Mobile users: click here to view chart of outstanding tickets.
A large amount of money is also owed to the city through the traffic camera program.
According to city records, the most belong to vehicles at one house on Filmore Avenue. Cars registered and parked at that property owe a combined $114,550 in traffic camera tickets.
One of the vehicles at the home, racked up 181 tickets in 2014 alone. On August 14 of that year, one vehicle received six separate citations – totaling $1,050.
“I didn’t think it was that much,” the vehicle’s owner said.
The owner said the city impounded a Pacifica that had $21,590 in unpaid tickets, according to city data.
“What do they want me to do? Sell my house and pay tickets?,” she told FOX 8 Chief Investigative Reporter Lee Zurik.
While talking to FOX 8 another vehicle pulled up at the home – according to city information that truck owed $20,030 in tickets.
“You speed though, obviously?” Zurik asked the homeowner.
“I guess,” she said.
“You kept getting them? Why didn’t you slow down?” Zurik asked.
“I slowed down – after the light,” she responded.
“You got them a number of years,” Zurik said.
“Because I was always rushing, that’s all,” she said.
All of the vehicles at the house on Filmore Avenue had a total of 640 delinquent tickets. The person at the home told FOX 8 Investigates by phone she recently wrote the city two checks for $7,600. The city said they did not have a record of a payment.
“I know the mayor doesn’t like them [traffic cameras],” she said. “I know if she had time to look into this -- she would probably diffuse it."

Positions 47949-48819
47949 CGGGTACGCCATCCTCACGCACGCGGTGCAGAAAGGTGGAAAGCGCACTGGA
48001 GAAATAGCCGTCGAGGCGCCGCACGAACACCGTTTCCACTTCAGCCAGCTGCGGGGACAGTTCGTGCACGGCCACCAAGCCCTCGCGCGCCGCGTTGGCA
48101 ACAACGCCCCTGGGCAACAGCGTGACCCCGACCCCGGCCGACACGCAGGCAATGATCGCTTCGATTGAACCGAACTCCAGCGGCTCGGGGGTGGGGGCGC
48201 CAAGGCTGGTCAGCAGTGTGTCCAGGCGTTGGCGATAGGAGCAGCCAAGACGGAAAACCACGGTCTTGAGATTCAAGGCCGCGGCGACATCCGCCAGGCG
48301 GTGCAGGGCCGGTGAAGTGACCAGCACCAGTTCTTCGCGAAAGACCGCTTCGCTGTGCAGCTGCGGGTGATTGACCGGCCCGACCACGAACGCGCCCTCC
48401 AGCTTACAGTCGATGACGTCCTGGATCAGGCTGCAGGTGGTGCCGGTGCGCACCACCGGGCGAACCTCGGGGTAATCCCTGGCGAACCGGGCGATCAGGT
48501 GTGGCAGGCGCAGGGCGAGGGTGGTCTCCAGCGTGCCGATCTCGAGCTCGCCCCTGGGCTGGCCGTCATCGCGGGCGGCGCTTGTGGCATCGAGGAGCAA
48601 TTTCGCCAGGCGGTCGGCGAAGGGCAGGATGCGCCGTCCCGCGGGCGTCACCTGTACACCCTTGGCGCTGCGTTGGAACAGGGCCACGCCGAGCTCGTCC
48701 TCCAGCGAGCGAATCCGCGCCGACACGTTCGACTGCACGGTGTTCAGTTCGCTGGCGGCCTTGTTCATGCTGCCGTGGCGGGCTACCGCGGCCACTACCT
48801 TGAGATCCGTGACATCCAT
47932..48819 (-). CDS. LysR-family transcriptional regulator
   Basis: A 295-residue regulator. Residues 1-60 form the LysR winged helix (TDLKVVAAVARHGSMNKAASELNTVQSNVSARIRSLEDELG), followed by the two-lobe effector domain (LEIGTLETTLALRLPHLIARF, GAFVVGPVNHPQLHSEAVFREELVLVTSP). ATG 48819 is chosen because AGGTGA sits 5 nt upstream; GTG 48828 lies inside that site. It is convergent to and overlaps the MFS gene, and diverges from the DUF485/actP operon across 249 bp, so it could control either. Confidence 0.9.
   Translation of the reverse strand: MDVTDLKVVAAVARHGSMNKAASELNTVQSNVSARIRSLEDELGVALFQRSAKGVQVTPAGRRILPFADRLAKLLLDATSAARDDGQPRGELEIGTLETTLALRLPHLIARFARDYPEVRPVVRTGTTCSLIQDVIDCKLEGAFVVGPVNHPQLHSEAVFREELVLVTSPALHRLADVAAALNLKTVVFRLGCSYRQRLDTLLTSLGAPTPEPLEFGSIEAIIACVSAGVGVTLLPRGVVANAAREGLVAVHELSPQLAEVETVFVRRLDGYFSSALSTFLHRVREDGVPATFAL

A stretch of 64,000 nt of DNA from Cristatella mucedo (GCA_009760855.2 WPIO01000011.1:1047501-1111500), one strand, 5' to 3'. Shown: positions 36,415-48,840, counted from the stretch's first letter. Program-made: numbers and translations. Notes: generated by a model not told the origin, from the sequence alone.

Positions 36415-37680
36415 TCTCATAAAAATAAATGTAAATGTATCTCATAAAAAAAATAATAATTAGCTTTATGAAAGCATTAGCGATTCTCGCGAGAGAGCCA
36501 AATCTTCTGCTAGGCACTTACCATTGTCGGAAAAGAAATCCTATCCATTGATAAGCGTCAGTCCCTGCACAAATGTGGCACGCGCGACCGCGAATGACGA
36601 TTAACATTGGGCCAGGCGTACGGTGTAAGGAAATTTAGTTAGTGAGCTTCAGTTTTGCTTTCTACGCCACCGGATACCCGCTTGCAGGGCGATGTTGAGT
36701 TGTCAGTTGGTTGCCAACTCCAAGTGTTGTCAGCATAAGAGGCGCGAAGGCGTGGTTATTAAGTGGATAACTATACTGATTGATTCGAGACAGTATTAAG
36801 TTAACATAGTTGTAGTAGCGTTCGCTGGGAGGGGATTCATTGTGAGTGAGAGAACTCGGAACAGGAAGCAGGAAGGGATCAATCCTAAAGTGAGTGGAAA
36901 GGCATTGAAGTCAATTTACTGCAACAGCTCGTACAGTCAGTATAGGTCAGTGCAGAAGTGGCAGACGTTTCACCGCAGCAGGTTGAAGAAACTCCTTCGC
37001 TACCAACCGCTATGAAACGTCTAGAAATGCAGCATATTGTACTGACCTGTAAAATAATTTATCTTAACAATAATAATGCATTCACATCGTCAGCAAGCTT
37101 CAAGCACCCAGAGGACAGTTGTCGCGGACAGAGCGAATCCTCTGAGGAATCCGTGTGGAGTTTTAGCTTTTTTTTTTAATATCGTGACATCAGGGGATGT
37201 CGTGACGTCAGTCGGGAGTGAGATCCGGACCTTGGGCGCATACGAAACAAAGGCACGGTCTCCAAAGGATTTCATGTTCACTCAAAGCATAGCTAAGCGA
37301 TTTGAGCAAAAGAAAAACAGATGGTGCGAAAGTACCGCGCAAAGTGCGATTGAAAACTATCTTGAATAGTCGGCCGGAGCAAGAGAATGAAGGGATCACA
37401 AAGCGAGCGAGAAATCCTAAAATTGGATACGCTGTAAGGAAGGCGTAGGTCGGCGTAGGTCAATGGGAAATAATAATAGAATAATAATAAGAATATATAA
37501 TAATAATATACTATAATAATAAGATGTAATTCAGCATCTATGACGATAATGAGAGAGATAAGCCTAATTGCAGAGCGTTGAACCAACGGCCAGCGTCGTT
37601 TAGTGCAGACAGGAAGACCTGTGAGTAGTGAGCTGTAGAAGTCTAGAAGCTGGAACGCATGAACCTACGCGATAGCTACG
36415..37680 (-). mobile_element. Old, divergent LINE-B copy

Earlier this year, New Orleans Mayor Latoya Cantrell turned off twenty cameras that were located outside of school zones. While the mayor did reduce the number of cameras, 91 remain in operation either in fixed locations or in the form of vehicles that can be deployed to different locations.
That owed money could go to help the city with projects that residents say are needed.
“[The money could be used] to repair the roads, and to help the homeless people,” Angela, a resident of New Orleans for fifteen years, said. “Every little bit helps. It might be a drop in the bucket, I think they need a lot more money – but you got to start somewhere.
“Yeah, they should pay up,” Angela said. “Sooner or later they’re going to have to they might as well step up to the plate.”
A city hall spokesperson detailed, in a statement, how their collections process works:
The City transfers its aged receivables to its collections contractor, Transworld Systems, Inc. (TSI), who is subsequently responsible for issuing notices and calling individuals to collect on outstanding citations.
The first delinquent notice for a citation is issued shortly before it becomes 30 days old. The second delinquent notice is issued when the citation becomes 60 days old. After a citation becomes 90 days old, a boot eligibility letter is issued. Once the eligibility letter is issued, an individual has 14 days to make a payment before the vehicle can be booted.
The City also has a fleet program comprised of companies such as distributors, utility companies and courier services who have multiple vehicles that are used for delivery of goods or service. Fleet participants make monthly payments on their outstanding citations.
The spokesperson did not comment on what the city is doing to collect on these tickets that are have been years overdue.